February 14, 2009

The Top Ten Dating Mistakes Parents Make (Part 3)

Written By Cary Schmidt

How Parents Let Their Kids Go Too Far, Too Fast, Too Soon

This is the final article in a series about the mistakes that parents often make in allowing their children to date too seriously too soon. We’ve seen the first seven, so let’s wrap it up…

8. They push their kids into dating out of a personal childhood fantasy. This is usually a mother, but sometimes a dad too. Admittedly, there’s a certain delight and inner satisfaction in the heart of a parent when your son or daughter has “a special someone.” For a parent who is happily married, there’s even a slight anticipation in us—looking forward to when our grown children will enjoy that wonderful, Christ-centered relationship within the bounds of commitment. But for now—rein it in, cowboy! Don’t get caught up in the emotion of it! Hold it back. You are the voice of reason and control. You must remain objective and principle centered. If you don’t, your teenager has no hope. You must be an objective, fixed authority, holding a biblical position of balance. Yes, that will create tension between you and your teen, but tension that keeps your teenager from driving into a ditch relationally is GOOD tension!

9. They don’t thoroughly and biblically explain appropriate boundaries. As my story under point six illustrates, kids are capable of appreciating and functioning well under clear boundaries. What they can’t deal with is parental ignorance that yells, “because I SAID SO!” That stopped working when they were about nine. Teenagers long for well-reasoned, well-balanced mentoring. They appreciate knowing what the Bible says and how to apply it. They can grasp principles that flow from loving teaching and nurture. They can even deal with authority that is consistently biblical and compassionate. That’s not to say they won’t fight temptation—but at least they will fight it, and with your help and coaching, they will have victory over it. Set boundaries, explain them thoroughly, and expect them to be maintained.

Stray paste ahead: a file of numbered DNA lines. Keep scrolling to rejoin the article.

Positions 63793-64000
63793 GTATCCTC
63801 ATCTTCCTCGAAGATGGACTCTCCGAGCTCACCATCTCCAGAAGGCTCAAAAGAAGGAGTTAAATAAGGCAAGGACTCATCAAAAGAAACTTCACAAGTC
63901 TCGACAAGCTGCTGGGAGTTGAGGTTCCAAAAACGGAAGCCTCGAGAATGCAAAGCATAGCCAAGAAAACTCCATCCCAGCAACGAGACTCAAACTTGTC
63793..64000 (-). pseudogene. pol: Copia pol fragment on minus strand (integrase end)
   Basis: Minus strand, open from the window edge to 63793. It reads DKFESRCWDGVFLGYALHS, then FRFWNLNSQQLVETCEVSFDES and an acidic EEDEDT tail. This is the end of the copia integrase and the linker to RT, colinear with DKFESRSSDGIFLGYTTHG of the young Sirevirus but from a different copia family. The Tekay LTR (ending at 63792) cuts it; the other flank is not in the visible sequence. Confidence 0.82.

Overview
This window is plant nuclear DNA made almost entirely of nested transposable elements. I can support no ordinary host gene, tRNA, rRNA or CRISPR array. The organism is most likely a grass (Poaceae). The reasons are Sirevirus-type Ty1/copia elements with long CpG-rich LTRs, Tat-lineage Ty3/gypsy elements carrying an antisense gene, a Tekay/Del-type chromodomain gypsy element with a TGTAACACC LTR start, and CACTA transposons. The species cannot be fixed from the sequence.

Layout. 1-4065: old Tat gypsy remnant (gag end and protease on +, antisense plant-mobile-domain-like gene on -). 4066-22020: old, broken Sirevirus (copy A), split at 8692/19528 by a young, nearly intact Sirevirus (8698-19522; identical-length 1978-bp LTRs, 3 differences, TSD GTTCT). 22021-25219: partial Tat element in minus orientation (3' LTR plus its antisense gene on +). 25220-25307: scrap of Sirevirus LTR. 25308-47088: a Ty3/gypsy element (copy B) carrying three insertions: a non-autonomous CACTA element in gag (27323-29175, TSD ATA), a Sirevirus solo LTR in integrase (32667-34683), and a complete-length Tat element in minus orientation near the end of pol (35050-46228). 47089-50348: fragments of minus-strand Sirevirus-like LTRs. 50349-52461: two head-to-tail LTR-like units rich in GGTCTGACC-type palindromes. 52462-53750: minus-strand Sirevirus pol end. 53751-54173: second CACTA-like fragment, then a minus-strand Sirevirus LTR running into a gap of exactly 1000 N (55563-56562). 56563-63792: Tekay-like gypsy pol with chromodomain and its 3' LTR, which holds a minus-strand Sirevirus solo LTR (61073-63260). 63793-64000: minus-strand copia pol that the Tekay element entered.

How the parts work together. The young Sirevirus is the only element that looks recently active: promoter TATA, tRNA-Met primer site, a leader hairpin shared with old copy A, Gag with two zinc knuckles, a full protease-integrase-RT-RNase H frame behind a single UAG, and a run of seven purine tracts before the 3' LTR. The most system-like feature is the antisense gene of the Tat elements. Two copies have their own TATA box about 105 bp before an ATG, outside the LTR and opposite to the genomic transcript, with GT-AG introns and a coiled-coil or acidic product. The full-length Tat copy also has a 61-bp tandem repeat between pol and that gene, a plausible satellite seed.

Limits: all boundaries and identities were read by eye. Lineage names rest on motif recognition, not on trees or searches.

10. They leave their kids to themselves in dealing with and developing their relationships. I don’t understand why, but most parents don’t even talk to their kids about sex, love, romance, and strong emotions. They don’t get below the surface in the growth of these friendships. It’s like we throw our kids into the deep end of the pool and hope they will survive. They won’t—not in today’s culture! Please talk to your kids about these emotions and help them manage them by God’s grace. Teach them what a biblical and godly friendship looks like. Explain how they can keep that friendship Christ-centered. Help them understand the stakes and the blessings of doing things the right way—even if you didn’t. Don’t expect them to “just know” and don’t force them to learn the hard way.

11. They think a dating relationship will compensate for other family problems. (I know, I said ten, but this one is a bonus.) Often, in a home where there is trouble or relational divide, one parent will falsely believe that a dating relationship will mend the hurt and heal the heart. It’s a deceptive thought flowing from a sincere desire! Who wouldn’t want a young lady whose father is absent to have the attention of a good Christian guy. But again, too far, too fast, too soon—this will only compound the problems into future generations.

Only Christ can heal a wounded heart. When we push or assist a young person into an early serious relationship with the hopes that it will “help,” we only invite greater eventual hurt. In this case, “another person” is not the answer. God’s grace is the answer—and once God’s grace has healed the heart, your young person will be able to stand on solid spiritual ground. A future spouse will be chosen within God’s perfect will rather than from the desperate cries of a hurting heart.

Several weeks ago, a young man from our youth group married a young lady whose father had left her when she was five years old. Her father was completely absent from her life. Rather than become bitter and angry, this young lady chose to claim God’s grace. Rather than dress in black, enter into a perpetual identity crisis, and retreat into her hurt world; she chose to be godly and grace-filled—following the example of a godly mother.

What a joy it was to watch her wed and finally place herself into the loving arms of a godly young man. I saw sixteen years of longing come flooding out in her overwhelming emotional expressions towards her husband! It was a wonderful, awesome, tearful experience! God graciously gave her the desire of her heart and the longing of her soul, after she chose to trust Him fully.

That’s the goal, parent! The right person at the right time! PLEASE—don’t fall to these mistakes. Stand guard, and graciously guide your teenager through these wonderful but potentially troubling years. God will grant you wisdom and strength if you will trust Him and honor His Word.

Proverbs 22:6 Train up a child in the way he should go:

Proverbs 4:23 Keep thy heart with all diligence; for out of it are the issues of life.